Goodbye to my dear friend Max

We were saddened to report that Max J. Castro, Progreso Weekly columnist and friend, died last Friday (July 1). He was 71-years-old.

I knew of Max Castro way before we became friends — through his work at the University of Miami’s North South Center; as a columnist for The Miami Herald; as a college professor; and for the many other things he did in Miami that were never recognized enough for their importance. That is Miami for you, though: Max was not on the right side of a host of issues, according to many of the powers-that-be in this city. What Max was, without a doubt, was true to himself and his beliefs. He fought for them, defended them (brilliantly), and too often paid the price.   

We would run into each other occasionally, say hello, discuss a thing or two, and keep going. For example, we once traveled together with a large group to the U.S. Capitol in Washington, D.C. to meet with members of Congress and discuss the U.S.-Cuba issue. On the ride home, in our chartered airplane, a group of us had a blast.

I also remember calling him in the summer of 2000, when I was running for the Miami-Dade county commission. We met for coffee and he honestly told me he did not know me well enough to write about me in his Herald column. I respected that. And yet he still mentioned me in his column the following week.

Max was a complex man. I have learned over time that brilliant people usually are. But Max was one of those people we get to meet over a lifetime that makes us richer for having met them. He was learned, a sociologist with a PhD from the University of North Carolina. He had read more books than any person I’ve ever met, and yet, as the intellectual that he was, was not a bore. (To the intellectuals out there, sorry, but you often take yourselves too seriously.) Max, in fact, used to love to laugh, make fun of himself and enjoy life. He loved to ride his bike, snorkel where he’d bring home found treasures, smoke cigars, drink whiskey… he loved life.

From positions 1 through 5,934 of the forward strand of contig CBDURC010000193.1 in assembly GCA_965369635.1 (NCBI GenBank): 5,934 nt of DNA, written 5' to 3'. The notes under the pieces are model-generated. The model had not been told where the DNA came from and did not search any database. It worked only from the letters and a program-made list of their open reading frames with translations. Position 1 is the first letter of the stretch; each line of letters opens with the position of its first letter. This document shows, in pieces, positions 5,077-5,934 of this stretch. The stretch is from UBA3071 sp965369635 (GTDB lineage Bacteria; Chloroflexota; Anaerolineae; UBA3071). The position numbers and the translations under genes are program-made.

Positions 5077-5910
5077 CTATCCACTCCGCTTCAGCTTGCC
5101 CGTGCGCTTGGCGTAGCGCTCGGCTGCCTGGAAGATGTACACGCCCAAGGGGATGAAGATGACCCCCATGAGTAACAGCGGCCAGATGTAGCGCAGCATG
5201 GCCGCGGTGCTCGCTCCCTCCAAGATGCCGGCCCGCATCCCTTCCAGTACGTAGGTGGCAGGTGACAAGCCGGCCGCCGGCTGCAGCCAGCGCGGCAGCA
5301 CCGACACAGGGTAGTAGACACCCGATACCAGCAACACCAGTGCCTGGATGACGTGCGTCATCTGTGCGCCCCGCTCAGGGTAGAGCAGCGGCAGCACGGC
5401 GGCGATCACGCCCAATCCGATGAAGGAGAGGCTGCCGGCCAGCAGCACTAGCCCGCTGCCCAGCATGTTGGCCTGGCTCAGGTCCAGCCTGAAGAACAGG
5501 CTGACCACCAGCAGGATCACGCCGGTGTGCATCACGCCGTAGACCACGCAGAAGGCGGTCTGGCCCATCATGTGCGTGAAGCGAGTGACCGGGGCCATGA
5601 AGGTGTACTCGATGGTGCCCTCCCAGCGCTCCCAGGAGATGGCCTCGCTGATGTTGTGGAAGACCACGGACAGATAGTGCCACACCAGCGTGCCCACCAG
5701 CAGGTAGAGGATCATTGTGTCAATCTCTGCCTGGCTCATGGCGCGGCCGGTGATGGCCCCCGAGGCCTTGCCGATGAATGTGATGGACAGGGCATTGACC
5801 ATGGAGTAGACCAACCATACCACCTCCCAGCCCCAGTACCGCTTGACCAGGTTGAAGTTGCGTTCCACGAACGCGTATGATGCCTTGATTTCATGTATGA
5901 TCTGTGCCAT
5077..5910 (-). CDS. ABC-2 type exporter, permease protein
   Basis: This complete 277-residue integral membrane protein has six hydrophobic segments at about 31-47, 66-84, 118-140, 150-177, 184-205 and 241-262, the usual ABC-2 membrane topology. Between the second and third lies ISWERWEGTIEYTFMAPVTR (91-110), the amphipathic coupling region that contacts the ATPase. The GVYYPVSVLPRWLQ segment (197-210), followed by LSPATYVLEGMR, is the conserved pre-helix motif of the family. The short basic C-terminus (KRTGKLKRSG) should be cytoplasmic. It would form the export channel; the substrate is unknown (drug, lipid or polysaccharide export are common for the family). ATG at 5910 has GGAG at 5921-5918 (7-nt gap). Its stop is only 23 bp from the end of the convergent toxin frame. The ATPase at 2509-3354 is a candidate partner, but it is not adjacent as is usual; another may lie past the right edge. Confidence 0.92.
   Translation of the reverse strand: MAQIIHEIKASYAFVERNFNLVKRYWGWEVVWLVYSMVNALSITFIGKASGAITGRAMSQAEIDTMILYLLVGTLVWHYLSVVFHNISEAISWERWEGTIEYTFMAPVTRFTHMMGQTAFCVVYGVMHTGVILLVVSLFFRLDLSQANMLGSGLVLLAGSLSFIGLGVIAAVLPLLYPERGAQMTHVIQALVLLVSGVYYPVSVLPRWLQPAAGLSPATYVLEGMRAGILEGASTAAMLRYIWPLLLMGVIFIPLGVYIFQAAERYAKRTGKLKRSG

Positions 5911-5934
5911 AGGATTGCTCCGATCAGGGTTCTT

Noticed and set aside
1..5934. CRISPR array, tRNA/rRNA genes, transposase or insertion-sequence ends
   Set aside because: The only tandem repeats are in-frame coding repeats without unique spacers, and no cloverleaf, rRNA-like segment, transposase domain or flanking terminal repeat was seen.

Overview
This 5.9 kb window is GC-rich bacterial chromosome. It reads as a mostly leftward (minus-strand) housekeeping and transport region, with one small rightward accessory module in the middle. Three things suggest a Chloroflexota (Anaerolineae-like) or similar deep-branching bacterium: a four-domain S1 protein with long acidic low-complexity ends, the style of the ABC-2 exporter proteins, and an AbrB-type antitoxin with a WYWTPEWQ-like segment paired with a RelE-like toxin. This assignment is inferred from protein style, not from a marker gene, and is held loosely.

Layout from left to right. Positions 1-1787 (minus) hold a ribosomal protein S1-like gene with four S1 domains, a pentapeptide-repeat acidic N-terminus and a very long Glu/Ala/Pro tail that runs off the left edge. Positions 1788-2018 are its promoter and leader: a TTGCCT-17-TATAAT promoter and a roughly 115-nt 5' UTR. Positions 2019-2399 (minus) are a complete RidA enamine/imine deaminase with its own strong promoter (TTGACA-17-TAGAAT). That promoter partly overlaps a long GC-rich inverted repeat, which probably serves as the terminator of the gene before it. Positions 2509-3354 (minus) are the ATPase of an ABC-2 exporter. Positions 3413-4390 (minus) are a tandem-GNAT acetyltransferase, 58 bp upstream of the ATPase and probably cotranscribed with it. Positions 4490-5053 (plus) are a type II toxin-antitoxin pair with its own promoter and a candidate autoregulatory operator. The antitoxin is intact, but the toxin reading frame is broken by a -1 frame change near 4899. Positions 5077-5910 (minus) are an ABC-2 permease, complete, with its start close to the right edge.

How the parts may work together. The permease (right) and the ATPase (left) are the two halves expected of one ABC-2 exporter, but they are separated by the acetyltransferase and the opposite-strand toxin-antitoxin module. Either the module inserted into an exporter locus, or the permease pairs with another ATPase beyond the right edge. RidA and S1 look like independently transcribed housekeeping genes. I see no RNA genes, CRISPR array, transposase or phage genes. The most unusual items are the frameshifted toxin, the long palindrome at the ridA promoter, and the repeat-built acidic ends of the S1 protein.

Our friendship really started after Max ran into a Miami who had had enough of his candor. Because Miami is the type of town that loves to show off its beautiful beaches, million dollar homes, the perfectly kept neighborhoods of the rich, and Rolls Royces and Bentleys driven by the one percenters and their hard-bodied girlfriends or boyfriends, while it hides what ails it. And Max dedicated himself to pointing flood lights on what was really needed in one of the poorest areas in the country. His stand on U.S. Cuba policy, and that of Israel, was not very popular either. 

He lost his job at the Herald and soon thereafter the one at the University of Miami. As for the Herald, I can honestly say he was discarded — like waste. He did not fit in the fake Miami they try to present.

After the Herald rid of him I called and asked that he write for us. I insisted that his words were important. And from that day onward he became our most consistent writer. He was an eloquent critic of what is happening in this country. Read his last two columns, and you will see what I mean. He was usually right on point. He’d call me after having written a piece and days later something similar would run in The New York Times or the Washington Post. Or he’d predict what would happen. 

Over a period of the last 20 years we became friends. Good friends. We would speak often, mostly over the phone. Before the pandemic, we would meet for breakfast or lunch and talk about anything that came to mind, including sports, which he knew I loved. Once the virus started killing people, we would converse, but over the phone, and after we were vaccinated we’d sit in his backyard, he with a glass of whisky, I would drink the rum his lovely wife, Ive, would bring me from the Dominican Republic. 

And in that period, when we became friends, I learned to respect Max for who he was — a good and kind man. He was a gentle, sensitive and caring human being whose writing reflected what he wanted for the world — peace, equity and fairness.

I will miss him. Progreso Weekly has lost a true friend.  


Max Castro’s last column in Progreso Weekly

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